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Wince History, Family Crest & Coats of Arms



The name Wince was brought to England in the wave of migration that followed the Norman Conquest of 1066. The Wince family lived in Bedfordshire, at Winch. The name was originally derived from the Old English word winch, meaning sharp bend in the river.

Early Origins of the Wince family


The surname Wince was first found in Bedfordshire (Old English: Bedanfordscir), located in Southeast-central England, formerly part of the Anglo-Saxon kingdom of Mercia, where they held a family seat as Lords of the manor of Haynes. Conjecturally they are descended from Hugh de Beauchamp who occupied those lands at the time of the taking of the Domesday Book, [1]CITATION[CLOSE]
Williams, Dr Ann. And G.H. Martin, Eds., Domesday Book A Complete Translation. London: Penguin, 1992. Print. (ISBN 0-141-00523-8)
a census initiated by William the Conqueror in 1086 after his Conquest of England in the year 1066 A.D.

Early History of the Wince family


This web page shows only a small excerpt of our Wince research.
Another 173 words (12 lines of text) covering the years 1590, 1660, 1654, 1667, 1555, 1625, 1608, 1611, 1616, 1622, 1703, 1660, 1661, 1679, 1679, 1681, 1685, 1689, 1679 and 1684 are included under the topic Early Wince History in all our PDF Extended History products and printed products wherever possible.

Wince Spelling Variations


Spelling variations in names were a common occurrence in the eras before English spelling was standardized a few hundred years ago. In the Middle Ages, even the literate regularly changed the spellings of their names as the English language incorporated elements of French, Latin, and other European languages. Many variations of the name Wince have been found, including Winche, Winch, Whinch, Whinche, Wince and others.

Early Notables of the Wince family (pre 1700)


Outstanding amongst the family at this time was Sir Humphrey Winch (1555-1625), an English judge from Bedfordshire, Lord Chief Justice of Ireland (1608-1611) who had a distinguished career in Ireland and England, but whose reputation was seriously damaged by the...
Another 39 words (3 lines of text) are included under the topic Early Wince Notables in all our PDF Extended History products and printed products wherever possible.

Migration of the Wince family to Ireland


Some of the Wince family moved to Ireland, but this topic is not covered in this excerpt. More information about their life in Ireland is included in all our PDF Extended History products and printed products wherever possible.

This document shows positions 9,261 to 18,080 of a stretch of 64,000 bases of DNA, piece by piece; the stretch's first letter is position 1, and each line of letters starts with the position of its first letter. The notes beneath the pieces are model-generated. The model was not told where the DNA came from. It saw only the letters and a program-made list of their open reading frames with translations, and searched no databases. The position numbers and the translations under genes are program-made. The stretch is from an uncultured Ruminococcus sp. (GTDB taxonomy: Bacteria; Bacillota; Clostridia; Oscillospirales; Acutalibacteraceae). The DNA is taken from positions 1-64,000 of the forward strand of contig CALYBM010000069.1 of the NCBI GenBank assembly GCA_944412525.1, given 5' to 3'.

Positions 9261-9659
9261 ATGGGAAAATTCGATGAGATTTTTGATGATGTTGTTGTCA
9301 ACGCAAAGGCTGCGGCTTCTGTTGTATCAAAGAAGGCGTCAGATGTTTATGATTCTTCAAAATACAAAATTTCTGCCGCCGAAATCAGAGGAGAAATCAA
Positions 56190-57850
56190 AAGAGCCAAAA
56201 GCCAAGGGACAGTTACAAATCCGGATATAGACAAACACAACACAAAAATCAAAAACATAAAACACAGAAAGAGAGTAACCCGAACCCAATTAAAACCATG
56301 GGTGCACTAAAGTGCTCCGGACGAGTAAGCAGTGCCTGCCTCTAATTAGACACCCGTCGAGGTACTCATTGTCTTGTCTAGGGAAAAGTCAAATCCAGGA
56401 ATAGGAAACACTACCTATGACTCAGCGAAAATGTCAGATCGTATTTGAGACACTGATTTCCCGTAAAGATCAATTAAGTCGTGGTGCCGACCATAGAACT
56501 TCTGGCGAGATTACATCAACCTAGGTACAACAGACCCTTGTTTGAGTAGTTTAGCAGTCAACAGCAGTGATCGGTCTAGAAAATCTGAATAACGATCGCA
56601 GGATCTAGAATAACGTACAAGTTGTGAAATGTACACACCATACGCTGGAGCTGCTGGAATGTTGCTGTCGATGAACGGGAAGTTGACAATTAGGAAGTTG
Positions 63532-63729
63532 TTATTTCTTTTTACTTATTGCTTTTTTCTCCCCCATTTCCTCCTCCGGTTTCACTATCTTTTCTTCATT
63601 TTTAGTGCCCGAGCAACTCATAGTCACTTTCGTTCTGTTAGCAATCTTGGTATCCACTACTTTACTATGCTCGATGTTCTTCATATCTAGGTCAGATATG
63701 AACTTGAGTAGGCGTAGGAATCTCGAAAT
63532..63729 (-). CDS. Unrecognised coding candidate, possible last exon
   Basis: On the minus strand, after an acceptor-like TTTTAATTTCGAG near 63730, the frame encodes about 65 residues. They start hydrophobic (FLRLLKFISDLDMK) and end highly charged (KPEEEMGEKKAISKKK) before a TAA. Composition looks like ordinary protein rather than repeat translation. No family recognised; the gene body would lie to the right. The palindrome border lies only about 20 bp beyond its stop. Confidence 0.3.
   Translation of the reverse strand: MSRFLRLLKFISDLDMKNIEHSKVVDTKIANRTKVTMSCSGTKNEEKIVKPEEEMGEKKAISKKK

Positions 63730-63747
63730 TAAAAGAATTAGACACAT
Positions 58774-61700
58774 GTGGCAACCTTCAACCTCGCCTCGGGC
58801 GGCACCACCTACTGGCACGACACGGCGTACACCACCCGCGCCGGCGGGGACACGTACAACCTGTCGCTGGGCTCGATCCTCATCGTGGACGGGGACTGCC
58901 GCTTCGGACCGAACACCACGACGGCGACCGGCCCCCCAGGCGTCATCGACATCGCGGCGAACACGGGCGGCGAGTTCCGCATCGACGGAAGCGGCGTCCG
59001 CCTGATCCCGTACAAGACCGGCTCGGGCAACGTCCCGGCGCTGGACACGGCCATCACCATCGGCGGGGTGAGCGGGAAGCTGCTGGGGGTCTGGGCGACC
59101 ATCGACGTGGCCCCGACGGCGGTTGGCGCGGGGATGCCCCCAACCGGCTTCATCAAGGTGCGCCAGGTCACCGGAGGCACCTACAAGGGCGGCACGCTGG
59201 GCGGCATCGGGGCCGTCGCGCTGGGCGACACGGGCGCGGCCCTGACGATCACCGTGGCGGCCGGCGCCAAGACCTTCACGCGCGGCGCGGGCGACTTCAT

Migration of the Wince family to the New World and Oceana


For many English families, the social climate in England was oppressive and lacked opportunity for change. For such families, the shores of Ireland, Australia, and the New World beckoned. They left their homeland at great expense in ships that were overcrowded and full of disease. Many arrived after the long voyage sick, starving, and without a penny. But even those were greeted with greater opportunity than they could have experienced back home. Numerous English settlers who arrived in the United States and Canada at this time went on to make important contributions to the developing cultures of those countries. Many of those families went on to make significant contributions to the rapidly developing colonies in which they settled. Early North American records indicate many people bearing the name Wince were among those contributors: Mary Winche who settled in New England in 1634; Katherine Winch settled in Boston Massachusetts in 1768; F. Winch settled in San Francisco Cal. in 1852.

Contemporary Notables of the name Wince (post 1700)


  • Karl Wince, American Democrat politician, Candidate for West Virginia State House of Delegates from Barbour County, 1952 [2]CITATION[CLOSE]
    The Political Graveyard: Alphabetical Name Index. (Retrieved 2016, January 26) . Retrieved from http://politicalgraveyard.com/alpha/index.html

Wince Family Crest Products



See Also



Citations


  1. ^ Williams, Dr Ann. And G.H. Martin, Eds., Domesday Book A Complete Translation. London: Penguin, 1992. Print. (ISBN 0-141-00523-8)
  2. ^ The Political Graveyard: Alphabetical Name Index. (Retrieved 2016, January 26) . Retrieved from http://politicalgraveyard.com/alpha/index.html

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